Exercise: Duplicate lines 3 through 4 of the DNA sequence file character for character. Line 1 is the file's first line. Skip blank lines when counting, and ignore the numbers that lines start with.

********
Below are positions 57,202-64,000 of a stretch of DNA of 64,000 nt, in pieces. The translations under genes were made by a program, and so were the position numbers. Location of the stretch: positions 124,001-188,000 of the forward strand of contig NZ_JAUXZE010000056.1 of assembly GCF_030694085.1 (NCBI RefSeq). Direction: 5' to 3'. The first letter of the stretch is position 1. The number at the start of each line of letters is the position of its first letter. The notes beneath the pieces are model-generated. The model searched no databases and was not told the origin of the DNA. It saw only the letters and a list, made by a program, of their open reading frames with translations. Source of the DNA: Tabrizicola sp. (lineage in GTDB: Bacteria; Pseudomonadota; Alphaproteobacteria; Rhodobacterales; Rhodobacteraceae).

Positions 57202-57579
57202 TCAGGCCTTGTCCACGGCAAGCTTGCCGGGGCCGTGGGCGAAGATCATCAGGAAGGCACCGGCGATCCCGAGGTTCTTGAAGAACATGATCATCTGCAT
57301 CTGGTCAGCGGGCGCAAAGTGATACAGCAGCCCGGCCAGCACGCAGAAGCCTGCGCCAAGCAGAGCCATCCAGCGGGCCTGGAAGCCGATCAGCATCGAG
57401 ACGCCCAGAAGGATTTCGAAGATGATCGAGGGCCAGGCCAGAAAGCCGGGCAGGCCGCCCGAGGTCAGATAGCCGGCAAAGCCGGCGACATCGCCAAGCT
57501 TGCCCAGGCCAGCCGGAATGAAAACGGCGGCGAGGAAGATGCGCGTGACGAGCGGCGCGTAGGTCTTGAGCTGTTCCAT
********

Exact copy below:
57202 TCAGGCCTTGTCCACGGCAAGCTTGCCGGGGCCGTGGGCGAAGATCATCAGGAAGGCACCGGCGATCCCGAGGTTCTTGAAGAACATGATCATCTGCAT
57301 CTGGTCAGCGGGCGCAAAGTGATACAGCAGCCCGGCCAGCACGCAGAAGCCTGCGCCAAGCAGAGCCATCCAGCGGGCCTGGAAGCCGATCAGCATCGAG